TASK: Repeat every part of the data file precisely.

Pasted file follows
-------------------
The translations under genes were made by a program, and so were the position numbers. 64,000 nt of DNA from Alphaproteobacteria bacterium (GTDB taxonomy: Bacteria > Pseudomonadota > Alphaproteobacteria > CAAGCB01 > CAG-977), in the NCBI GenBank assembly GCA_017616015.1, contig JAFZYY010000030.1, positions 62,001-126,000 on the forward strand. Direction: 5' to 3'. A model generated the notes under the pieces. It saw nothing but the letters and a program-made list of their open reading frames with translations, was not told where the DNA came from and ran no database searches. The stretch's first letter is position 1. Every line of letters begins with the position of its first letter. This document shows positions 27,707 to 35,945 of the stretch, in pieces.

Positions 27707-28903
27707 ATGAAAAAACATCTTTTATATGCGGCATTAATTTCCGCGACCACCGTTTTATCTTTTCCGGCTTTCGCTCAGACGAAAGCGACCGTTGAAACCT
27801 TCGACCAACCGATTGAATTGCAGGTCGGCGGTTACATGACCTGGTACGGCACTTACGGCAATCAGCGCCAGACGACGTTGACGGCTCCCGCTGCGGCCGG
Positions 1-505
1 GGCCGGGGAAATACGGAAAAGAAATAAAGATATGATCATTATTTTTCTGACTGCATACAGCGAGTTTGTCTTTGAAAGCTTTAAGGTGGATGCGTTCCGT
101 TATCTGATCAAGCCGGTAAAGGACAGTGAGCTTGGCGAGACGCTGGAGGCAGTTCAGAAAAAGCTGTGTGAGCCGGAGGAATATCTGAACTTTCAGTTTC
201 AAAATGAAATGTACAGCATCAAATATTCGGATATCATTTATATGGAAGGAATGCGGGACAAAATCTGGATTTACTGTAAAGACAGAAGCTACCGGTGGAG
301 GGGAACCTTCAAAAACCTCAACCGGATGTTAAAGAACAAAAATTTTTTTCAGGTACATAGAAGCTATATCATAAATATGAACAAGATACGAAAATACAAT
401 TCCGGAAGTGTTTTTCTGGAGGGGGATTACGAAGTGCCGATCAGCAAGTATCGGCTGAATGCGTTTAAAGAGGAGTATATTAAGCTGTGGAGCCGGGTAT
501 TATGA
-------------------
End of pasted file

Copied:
The translations under genes were made by a program, and so were the position numbers. 64,000 nt of DNA from Alphaproteobacteria bacterium (GTDB taxonomy: Bacteria > Pseudomonadota > Alphaproteobacteria > CAAGCB01 > CAG-977), in the NCBI GenBank assembly GCA_017616015.1, contig JAFZYY010000030.1, positions 62,001-126,000 on the forward strand. Direction: 5' to 3'. A model generated the notes under the pieces. It saw nothing but the letters and a program-made list of their open reading frames with translations, was not told where the DNA came from and ran no database searches. The stretch's first letter is position 1. Every line of letters begins with the position of its first letter. This document shows positions 27,707 to 35,945 of the stretch, in pieces.

Positions 27707-28903
27707 ATGAAAAAACATCTTTTATATGCGGCATTAATTTCCGCGACCACCGTTTTATCTTTTCCGGCTTTCGCTCAGACGAAAGCGACCGTTGAAACCT
27801 TCGACCAACCGATTGAATTGCAGGTCGGCGGTTACATGACCTGGTACGGCACTTACGGCAATCAGCGCCAGACGACGTTGACGGCTCCCGCTGCGGCCGG
Positions 1-505
1 GGCCGGGGAAATACGGAAAAGAAATAAAGATATGATCATTATTTTTCTGACTGCATACAGCGAGTTTGTCTTTGAAAGCTTTAAGGTGGATGCGTTCCGT
101 TATCTGATCAAGCCGGTAAAGGACAGTGAGCTTGGCGAGACGCTGGAGGCAGTTCAGAAAAAGCTGTGTGAGCCGGAGGAATATCTGAACTTTCAGTTTC
201 AAAATGAAATGTACAGCATCAAATATTCGGATATCATTTATATGGAAGGAATGCGGGACAAAATCTGGATTTACTGTAAAGACAGAAGCTACCGGTGGAG
301 GGGAACCTTCAAAAACCTCAACCGGATGTTAAAGAACAAAAATTTTTTTCAGGTACATAGAAGCTATATCATAAATATGAACAAGATACGAAAATACAAT
401 TCCGGAAGTGTTTTTCTGGAGGGGGATTACGAAGTGCCGATCAGCAAGTATCGGCTGAATGCGTTTAAAGAGGAGTATATTAAGCTGTGGAGCCGGGTAT
501 TATGA